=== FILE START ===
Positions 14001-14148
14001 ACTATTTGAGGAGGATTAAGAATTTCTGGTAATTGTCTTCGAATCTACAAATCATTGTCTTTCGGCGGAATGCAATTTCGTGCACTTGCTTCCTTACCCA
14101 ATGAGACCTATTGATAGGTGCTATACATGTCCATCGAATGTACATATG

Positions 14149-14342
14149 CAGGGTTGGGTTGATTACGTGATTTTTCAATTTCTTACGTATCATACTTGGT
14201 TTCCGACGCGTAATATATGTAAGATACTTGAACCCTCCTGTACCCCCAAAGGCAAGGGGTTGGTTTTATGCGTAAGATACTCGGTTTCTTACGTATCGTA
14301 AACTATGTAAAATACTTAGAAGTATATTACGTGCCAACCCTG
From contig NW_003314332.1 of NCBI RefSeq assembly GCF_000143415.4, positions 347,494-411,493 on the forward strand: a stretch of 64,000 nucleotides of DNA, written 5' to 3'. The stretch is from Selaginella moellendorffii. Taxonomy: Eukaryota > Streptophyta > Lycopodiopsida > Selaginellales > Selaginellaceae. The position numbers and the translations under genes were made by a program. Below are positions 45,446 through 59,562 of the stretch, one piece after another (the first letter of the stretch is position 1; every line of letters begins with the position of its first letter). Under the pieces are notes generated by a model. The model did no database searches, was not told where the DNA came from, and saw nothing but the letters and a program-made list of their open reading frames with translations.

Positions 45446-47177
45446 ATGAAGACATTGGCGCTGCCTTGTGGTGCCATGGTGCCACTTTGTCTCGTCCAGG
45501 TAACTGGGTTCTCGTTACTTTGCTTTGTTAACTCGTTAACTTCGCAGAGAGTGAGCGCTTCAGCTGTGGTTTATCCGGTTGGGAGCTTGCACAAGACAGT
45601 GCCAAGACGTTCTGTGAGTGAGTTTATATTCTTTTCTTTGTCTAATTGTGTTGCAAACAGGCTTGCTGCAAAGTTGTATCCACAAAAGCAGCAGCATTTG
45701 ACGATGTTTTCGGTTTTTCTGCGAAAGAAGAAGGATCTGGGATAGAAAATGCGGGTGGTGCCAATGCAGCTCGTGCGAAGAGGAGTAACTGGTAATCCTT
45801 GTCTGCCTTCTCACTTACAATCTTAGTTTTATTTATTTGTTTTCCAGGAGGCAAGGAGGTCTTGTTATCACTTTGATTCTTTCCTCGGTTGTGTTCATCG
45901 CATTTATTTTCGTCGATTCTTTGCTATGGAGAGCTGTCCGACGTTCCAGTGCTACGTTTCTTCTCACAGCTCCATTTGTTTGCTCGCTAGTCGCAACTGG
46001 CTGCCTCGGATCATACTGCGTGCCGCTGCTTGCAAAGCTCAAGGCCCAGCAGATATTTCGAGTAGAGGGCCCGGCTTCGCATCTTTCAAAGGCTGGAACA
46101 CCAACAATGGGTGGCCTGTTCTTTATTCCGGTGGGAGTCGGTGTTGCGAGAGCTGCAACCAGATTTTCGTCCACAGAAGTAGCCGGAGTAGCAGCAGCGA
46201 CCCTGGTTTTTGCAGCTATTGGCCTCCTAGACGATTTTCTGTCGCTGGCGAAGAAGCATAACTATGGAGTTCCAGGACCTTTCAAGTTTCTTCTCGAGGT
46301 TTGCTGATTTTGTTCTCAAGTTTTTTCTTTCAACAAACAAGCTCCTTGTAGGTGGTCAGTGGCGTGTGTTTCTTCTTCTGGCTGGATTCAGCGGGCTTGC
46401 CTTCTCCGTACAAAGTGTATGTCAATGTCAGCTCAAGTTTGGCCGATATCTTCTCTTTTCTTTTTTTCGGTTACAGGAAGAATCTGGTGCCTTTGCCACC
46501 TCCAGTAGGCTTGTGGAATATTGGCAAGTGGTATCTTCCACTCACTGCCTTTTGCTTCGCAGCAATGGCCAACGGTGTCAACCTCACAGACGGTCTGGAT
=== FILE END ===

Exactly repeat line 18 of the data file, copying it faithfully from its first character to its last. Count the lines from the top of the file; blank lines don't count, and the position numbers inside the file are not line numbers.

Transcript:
46201 CCCTGGTTTTTGCAGCTATTGGCCTCCTAGACGATTTTCTGTCGCTGGCGAAGAAGCATAACTATGGAGTTCCAGGACCTTTCAAGTTTCTTCTCGAGGT